Do you sweat the small stuff?

I have never been a detail person. I am able to see the big picture with ease. But many of my customers want to come in close, squinting, to find the smallest flaw.

I guess it’s to be expected because they are the ones who are paying for the job.

Over the years, I have slowly modified my approach to detail work. First I had to learn patience. That was the hardest part since I tend to lose interest in a project once I have gotten past the excitement of the planning and designing and have arrived at the point where you just have to make it. By then, I am already thinking about the next project and the newest idea is breathing down my neck.

That is a dangerous point because it draws focus away from the job at hand at precisely the point where it needs the most attention. The small details can make or break a project, especially in the eyes of the client, so it is necessary to stay focused and make sure that all of the small stuff has been addressed.

Some shops have a detailer, a guy who has nothing but patience and can deal with traveling 20 miles to a job site to touch up the tinniest flaw. But for most small shops, that is a luxury that cannot be afforded and the job falls to whoever is available at the moment.

How do you handle the details?

D.D.

COMMENTS

  1. Jim ODonnell wrote:

    I am a one man shop so all of the detailing falls on me.
    I have the same problem you do, once the planning and bidding is done, the excitment is gone and I’m ready to move on to the next project.
    Jim

  2. Gene Kelly wrote:

    I have always been able to see the big picture, that is knowing where a project will end up, but I prefer the details. If the details are taken care of in the beginning and middle of the project then the details will essentially be taken care of by the end of the project.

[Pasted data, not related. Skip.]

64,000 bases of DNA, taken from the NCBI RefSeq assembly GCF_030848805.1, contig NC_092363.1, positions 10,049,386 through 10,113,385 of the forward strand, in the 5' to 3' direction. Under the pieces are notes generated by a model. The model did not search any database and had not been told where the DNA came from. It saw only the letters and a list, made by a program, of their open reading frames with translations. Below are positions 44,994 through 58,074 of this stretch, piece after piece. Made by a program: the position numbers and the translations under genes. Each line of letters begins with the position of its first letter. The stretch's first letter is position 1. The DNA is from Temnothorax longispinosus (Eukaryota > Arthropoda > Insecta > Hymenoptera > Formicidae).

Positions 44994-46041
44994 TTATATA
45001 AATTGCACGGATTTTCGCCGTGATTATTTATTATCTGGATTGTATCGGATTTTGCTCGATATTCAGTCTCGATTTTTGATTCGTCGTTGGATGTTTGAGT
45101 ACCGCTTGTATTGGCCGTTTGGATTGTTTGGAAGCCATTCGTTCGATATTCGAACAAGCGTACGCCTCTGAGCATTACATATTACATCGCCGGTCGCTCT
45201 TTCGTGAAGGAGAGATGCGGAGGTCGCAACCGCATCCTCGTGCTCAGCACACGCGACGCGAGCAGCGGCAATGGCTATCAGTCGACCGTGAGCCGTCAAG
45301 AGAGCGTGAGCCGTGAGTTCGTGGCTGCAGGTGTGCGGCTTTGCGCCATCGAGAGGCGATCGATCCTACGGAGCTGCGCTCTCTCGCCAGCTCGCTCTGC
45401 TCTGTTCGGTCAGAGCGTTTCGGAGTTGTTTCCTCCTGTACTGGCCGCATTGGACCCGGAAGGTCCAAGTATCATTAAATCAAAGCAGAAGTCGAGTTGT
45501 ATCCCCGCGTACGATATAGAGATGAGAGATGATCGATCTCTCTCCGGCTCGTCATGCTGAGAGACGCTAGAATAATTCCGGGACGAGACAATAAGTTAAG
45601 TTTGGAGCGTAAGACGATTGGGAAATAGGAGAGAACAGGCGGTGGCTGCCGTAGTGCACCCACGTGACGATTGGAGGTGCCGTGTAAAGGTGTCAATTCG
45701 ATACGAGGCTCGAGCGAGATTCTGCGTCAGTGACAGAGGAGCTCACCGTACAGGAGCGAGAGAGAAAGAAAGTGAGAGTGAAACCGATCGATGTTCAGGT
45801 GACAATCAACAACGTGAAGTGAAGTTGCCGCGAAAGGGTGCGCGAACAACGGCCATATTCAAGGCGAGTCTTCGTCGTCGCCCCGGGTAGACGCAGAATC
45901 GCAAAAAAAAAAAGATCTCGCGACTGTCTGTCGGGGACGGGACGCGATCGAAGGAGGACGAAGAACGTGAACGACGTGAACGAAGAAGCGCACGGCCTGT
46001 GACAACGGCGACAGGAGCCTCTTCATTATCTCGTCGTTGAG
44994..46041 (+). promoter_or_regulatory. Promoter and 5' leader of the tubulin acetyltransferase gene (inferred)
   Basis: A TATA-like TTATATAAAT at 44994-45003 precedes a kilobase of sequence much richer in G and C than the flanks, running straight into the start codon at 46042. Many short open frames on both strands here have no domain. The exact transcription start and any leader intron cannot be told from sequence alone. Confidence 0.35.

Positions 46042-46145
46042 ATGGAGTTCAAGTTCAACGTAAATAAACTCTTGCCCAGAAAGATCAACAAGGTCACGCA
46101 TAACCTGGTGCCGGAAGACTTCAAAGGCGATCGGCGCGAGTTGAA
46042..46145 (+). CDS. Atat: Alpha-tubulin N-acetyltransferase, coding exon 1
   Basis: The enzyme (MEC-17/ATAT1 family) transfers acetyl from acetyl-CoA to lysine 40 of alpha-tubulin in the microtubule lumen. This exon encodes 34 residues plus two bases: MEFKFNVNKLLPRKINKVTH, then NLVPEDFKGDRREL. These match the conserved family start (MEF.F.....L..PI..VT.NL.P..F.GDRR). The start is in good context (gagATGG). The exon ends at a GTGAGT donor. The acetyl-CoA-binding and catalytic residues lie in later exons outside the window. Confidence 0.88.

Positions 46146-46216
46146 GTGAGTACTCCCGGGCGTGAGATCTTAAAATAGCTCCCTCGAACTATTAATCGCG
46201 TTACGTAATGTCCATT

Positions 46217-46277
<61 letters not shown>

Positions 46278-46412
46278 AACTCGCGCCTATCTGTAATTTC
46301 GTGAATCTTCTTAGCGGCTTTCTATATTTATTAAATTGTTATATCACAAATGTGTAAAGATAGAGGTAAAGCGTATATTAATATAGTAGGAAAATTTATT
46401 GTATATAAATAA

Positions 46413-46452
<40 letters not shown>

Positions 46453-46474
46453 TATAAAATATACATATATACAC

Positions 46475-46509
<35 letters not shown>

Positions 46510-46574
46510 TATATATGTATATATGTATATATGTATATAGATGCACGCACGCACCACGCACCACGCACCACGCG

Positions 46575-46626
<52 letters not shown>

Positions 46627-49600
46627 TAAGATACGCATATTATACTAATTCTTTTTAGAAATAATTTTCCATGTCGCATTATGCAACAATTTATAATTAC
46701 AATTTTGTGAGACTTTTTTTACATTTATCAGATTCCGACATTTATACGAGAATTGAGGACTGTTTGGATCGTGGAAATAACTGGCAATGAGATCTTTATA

3. Weldon Johnston wrote:

    I find that if you don’t baby sit the details it will cost you in customer relations. If you miss one, the customer will be looking twice as hard for the next one. If you miss two, they will loose confidence in your ability to finish the job correctly.Loss of confidence will lead to them feeling that they can “remind” you of the other details that you missed, even if they were never discussed, taking advantage of the fact that you are now embarrassed and willing to do things to help the customer get confidence back. It’s like dominoes, once one is tipped over, it starts a chain reaction that is difficult to stop.
    Take the time to write the details down. If you think about it, the extra details are usually tied to something the customer wants and is almost emotionally involved in it. Sometimes they’re actually offended that you simply forgot an item.
    Every time you give your customer an excuse to look over your shoulder you empower them to make judgement calls about your process. This makes finishing a job easily nearly impossible.

  4. Jim Allen wrote:

    I am also a one man shop. Details are important to me as well as the customer. If I do a period piece, I want it to be true to it’s period so I have to pay attention. In addition, I always seem to think of my customer as I am doing the job as to how important the job is to them, how they plan to use/display, or for public works, its meaning for the public. This gives me the incentive to do the job required.The next job may already be in the shop, but it only gets attention with respect to it’s promised delivery until it becomes the primary job. Then it gets my full attention.

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